If you are an employee at a company with a formal employment contract, it is critical that you understand all of the terms of your contract. This can help you ensure you get everything you are legally entitled to from your employer, as well as help protect you in the event you are fired or get into some other employment-related dispute. Here are seven important terms you should know in your employment contract:
If you believe you may be fired at work, or have received notice that your employment is being terminated, that is not necessarily the end of things. As Steven Sack, the Employees’ Lawyer, likes to say, “Every firing is negotiable,” and that is as true for you as it is for anyone else. Here are ten steps you should take to make sure you are fired on your own terms:
In a recent decision, the National Labor Relations Board (NLRB) has changed how determinations will be made to determine whether a worker is an independent contractor or not. In previous decisions, the NLRB has said that it would prioritize the entrepreneurial opportunities of a worker to determine whether they qualify as an independent contractor. In this decision, however, they have said they will look to a wide variety of factors to determine if someone qualifies for that classification.
The Writers Guild of America (WGA) has gone on strike in protest against low wages and poor royalties throughout the film and television industries, which they say has made it nearly impossible for writers to make a living. In particular, they complain about a lack of royalties for “new media” such as streaming shows and movies, which they say they make almost no money from. In addition, there is increased suspicion towards the use of artificial intelligence (AI) as a replacement for writers and other artists, which they say may be used to devalue their work.
A new bill introduced in the United States House of Representatives would require employers to increase wage transparency for job postings. The bill, dubbed the “Salary Transparency Act,” would force employers to post the wage or wage range for any job posted for people to apply to, whether internally or publicly. This is meant to make it easier for job applicants to know the compensation of the jobs they are applying for before they go through the effort of the application process.
The Americans with Disabilities Act guarantees workers the right to “reasonable accommodations” for their disabilities, which must be provided by their employer. However, that does not mean that everyone gets access to everything they might want to make their jobs easier. So how do you know if you might be entitled to a reasonable accommodation, and what does that look like?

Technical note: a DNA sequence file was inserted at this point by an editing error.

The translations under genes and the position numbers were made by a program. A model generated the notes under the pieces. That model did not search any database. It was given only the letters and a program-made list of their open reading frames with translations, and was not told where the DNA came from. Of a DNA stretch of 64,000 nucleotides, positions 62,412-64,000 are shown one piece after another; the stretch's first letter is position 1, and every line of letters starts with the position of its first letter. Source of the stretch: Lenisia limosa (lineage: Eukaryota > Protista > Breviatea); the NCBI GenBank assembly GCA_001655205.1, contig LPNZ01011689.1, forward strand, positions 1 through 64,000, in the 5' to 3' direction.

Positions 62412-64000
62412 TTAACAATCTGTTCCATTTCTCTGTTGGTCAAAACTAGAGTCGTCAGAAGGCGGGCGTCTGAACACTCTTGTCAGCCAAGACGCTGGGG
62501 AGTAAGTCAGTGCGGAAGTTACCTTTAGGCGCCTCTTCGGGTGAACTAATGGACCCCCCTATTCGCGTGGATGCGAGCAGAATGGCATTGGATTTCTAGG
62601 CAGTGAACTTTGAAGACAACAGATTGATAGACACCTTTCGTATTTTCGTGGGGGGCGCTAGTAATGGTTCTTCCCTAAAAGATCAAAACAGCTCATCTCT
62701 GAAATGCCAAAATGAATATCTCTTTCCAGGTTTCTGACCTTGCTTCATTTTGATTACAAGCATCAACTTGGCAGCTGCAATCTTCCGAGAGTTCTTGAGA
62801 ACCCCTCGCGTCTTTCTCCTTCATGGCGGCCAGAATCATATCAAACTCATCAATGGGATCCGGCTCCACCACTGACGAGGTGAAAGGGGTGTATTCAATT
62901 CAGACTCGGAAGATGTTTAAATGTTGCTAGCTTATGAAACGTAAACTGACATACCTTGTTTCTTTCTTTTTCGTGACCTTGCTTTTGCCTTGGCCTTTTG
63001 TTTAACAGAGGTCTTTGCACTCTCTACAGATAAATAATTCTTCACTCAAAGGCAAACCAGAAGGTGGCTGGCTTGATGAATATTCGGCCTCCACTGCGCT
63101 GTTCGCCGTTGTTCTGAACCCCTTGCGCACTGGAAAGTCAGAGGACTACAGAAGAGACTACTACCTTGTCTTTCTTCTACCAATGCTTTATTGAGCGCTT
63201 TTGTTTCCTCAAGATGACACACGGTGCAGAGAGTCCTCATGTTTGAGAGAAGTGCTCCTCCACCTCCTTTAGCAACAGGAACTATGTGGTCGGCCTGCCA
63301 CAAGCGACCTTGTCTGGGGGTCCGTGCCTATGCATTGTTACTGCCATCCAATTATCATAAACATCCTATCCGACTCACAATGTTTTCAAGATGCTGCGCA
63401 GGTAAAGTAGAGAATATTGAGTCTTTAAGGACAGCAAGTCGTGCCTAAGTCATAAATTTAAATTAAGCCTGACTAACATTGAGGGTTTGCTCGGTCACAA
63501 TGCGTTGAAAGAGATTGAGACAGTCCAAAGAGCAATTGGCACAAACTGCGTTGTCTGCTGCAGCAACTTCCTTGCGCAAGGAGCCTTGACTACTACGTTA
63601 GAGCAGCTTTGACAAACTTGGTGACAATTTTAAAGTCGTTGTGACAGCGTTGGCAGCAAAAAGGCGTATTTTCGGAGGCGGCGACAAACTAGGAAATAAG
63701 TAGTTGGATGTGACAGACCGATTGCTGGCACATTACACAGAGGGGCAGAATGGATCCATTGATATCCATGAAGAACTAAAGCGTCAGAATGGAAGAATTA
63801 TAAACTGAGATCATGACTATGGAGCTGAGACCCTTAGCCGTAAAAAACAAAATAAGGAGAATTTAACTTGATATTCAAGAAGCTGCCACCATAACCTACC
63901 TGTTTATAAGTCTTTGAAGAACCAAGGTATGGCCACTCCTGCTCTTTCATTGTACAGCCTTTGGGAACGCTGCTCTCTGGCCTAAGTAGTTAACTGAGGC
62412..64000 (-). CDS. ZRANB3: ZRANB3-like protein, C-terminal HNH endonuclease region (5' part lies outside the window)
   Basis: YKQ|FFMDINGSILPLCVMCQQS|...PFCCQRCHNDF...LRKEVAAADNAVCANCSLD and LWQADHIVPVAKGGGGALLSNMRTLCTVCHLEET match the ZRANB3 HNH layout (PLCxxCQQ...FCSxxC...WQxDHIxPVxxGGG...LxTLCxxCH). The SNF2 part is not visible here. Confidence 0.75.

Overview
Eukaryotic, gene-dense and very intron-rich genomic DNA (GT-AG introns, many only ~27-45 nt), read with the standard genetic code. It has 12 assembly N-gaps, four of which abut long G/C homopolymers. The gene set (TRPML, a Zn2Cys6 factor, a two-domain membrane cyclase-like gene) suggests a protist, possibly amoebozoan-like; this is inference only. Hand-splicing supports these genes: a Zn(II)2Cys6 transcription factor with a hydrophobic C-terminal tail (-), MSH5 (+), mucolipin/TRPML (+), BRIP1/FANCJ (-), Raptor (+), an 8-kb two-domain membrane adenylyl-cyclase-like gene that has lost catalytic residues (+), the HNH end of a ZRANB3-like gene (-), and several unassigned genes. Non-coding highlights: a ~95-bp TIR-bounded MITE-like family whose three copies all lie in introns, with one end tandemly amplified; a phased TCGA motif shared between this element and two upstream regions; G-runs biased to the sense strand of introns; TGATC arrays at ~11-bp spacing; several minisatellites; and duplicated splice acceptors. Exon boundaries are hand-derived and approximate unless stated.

A surprising number of people across the United States are commissioned employees, people who are paid in part based on their sales or other metrics of job performance. While these jobs can be potentially lucrative for some, they also carry their own potential risks for exploitation by employers. Here are five things you need to know about commissioned employees:
In a recent complaint before the National Labor Relations Board (NLRB), Activision Blizzard was found to have illegally retaliated against unionized workers. The company was found to have withheld raises from unionized workers that were granted to non-unionized workers, which the NLRB found constituted illegal retaliation. Activision Blizzard, for its part, denies that it engaged in any wrongdoing, and says it was merely following the law by not granting raises during a labor dispute.
According to the New York State Department of Labor, there have been more than 31,000 employee misclassification cases in the state since 2007. While this is sometimes the result of an honest mistake, some employers will intentionally misclassify their employees as independent contractors, resulting in serious legal and financial problems. But why might an employer intentionally misclassify someone as an independent contractor? Continue reading “Why Might You Be Misclassified as an Independent Contractor?”
Business owners, executives, and directors do not like it when workers try to unionize. As a result, they tend to promote a number of myths about labor unions, in order to discourage workers from exercising their legal right to collectively organize. Here are just some of the most common myths people say about labor unions: